I have a scenario where the user must authorize with two separate third-party apps (via oauth) in order to proceed. The question arises between successful authorization from the first app, and before attempting to gain authorization from the second app.

I see three options:

  1. When the first oauth flow is complete, display a button/link to begin the second oauth flow.
  2. When the first oauth flow is complete, display a button/link to begin the second oauth flow, paired with a message along the lines of you should be redirected, click here blah blah and some javascript to kick off the automatic redirection.
  3. When the first oauth flow is complete, display a blank page paired with javascript to kick off automatic redirection.

I see some tradeoffs here:

  1. Requires one more click, but is explicit about what is happening.
  2. Usually results in one less click, but a flash of content (redirection message and the button/link).
  3. One less click, but if it breaks then the user is left with a blank screen. (App requires javascript anyways, and window.location.href='foo' is pretty safe, but you never know what the browsers of tomorrow will do)

I'm leaning towards #3 being the cleanest, depending on web standards, etc. However, I'm concerned that it may cause accessibility issues that I haven't thought about.

Additional consideration:

The authorization flow for each external app requires user interaction, on the level of signing into their account for that app, reading a list of permissions, and clicking a button.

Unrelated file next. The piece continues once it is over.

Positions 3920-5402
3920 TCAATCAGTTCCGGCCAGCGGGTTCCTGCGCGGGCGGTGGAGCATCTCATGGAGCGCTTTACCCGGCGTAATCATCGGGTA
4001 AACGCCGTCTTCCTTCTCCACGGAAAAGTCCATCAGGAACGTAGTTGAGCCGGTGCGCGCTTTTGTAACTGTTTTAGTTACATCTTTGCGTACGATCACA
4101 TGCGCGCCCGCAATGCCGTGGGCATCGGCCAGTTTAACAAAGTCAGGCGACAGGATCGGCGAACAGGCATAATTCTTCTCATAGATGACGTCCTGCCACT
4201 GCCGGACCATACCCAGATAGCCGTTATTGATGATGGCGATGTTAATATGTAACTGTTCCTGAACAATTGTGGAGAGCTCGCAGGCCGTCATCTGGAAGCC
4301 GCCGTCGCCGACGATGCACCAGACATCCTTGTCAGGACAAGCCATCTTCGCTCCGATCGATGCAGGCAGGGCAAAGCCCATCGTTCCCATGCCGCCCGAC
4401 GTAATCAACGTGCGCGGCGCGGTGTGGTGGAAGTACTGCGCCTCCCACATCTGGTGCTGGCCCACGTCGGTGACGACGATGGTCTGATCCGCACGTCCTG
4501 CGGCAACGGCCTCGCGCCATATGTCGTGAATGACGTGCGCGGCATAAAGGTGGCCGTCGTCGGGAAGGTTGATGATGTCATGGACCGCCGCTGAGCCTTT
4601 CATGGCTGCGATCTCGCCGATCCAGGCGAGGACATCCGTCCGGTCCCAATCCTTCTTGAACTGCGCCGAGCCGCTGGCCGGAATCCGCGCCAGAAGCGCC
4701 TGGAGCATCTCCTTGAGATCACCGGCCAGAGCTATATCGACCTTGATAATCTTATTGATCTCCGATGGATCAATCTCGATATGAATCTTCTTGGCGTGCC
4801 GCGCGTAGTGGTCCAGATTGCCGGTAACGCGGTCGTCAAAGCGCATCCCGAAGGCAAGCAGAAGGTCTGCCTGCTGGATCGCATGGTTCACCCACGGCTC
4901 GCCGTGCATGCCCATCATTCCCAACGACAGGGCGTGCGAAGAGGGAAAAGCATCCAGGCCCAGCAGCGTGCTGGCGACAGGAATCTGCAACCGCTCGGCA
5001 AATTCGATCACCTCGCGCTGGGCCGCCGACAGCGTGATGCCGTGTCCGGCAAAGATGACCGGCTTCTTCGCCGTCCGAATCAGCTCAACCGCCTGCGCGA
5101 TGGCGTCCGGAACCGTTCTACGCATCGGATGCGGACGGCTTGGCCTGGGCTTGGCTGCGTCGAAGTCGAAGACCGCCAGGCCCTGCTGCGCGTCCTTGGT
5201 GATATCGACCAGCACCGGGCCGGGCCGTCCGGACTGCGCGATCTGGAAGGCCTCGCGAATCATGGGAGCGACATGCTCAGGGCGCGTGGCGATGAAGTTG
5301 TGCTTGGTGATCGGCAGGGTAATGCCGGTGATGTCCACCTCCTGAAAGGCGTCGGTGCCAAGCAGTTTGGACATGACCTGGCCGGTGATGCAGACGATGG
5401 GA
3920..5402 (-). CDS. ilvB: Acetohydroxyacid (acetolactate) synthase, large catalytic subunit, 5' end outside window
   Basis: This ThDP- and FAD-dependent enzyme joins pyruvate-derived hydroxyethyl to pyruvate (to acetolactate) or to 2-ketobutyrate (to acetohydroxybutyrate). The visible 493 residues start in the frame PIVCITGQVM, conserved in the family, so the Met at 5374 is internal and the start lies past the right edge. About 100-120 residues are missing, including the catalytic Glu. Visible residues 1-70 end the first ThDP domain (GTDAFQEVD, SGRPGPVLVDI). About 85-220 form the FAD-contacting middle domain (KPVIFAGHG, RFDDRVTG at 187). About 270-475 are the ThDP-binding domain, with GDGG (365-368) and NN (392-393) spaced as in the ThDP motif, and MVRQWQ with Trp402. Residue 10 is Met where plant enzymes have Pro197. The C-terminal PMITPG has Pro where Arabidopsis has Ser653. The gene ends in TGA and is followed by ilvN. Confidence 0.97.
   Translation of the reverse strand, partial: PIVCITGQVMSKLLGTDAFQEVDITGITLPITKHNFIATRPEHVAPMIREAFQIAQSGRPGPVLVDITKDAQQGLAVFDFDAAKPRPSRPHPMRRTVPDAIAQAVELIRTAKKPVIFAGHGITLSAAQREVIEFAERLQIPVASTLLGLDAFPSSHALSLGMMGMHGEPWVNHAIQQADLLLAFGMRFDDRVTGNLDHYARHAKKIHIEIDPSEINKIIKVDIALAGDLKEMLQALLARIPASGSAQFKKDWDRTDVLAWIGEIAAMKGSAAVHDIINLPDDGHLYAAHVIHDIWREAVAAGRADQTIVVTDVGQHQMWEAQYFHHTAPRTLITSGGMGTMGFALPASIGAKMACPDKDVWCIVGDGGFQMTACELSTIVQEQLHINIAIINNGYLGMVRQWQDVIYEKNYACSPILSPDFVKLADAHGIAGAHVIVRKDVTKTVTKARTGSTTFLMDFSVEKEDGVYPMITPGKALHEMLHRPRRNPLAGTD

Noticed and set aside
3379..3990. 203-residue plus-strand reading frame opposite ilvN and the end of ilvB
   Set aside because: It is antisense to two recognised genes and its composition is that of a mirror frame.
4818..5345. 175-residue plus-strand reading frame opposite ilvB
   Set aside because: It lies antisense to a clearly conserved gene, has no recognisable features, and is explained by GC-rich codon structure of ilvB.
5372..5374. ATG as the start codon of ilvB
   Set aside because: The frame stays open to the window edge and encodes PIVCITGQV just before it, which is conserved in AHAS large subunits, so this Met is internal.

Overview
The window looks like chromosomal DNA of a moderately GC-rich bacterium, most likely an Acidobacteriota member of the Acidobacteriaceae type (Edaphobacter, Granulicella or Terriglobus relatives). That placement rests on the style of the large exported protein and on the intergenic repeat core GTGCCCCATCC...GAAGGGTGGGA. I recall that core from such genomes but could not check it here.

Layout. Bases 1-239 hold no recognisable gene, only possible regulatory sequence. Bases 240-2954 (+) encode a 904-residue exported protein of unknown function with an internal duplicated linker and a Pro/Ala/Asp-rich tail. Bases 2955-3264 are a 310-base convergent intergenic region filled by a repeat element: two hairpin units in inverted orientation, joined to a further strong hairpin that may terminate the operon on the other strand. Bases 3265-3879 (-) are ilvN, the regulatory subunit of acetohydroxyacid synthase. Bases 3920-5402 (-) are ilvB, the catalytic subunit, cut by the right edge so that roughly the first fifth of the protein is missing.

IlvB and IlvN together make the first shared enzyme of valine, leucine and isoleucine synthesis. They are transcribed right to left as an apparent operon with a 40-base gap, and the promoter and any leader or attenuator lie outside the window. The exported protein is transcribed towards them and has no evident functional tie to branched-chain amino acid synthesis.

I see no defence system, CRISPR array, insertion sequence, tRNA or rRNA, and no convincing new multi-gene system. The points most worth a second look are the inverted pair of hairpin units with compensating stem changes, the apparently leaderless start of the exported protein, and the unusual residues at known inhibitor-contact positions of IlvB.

No user interaction is inherently required in between, but it may be confusing to be looking at Do you want to allow app X to perform action Y on your StackExchange account?, click OK, then immediately be faced with Do you want to allow app X to to perform action Z on your Discus account?.

2 Answers 2


You may use a blank page with some indication that background processing is performed. For example use throbber, a spinning circle that indicates processing.

Do not use any text or any other elements in the page, because users may not have time to process them, and this will create to them a sense of uncertainty that they missed something important.


If the complete authorization chain is super fast from start to finish, then you might be ok with a blank page; however, since you are relying on two third party sites in which you have no control over, you cannot completely guarantee that it will only take a second or two. For this reason it would be safer to show some sort of "redirecting" indicator as you mentioned in option number 2.

If it always does take as fast as you hope, then showing a brief flash of a redirection message isn't all that bad, when compared to when it is taking longer than expected and the users do not know what is going on.

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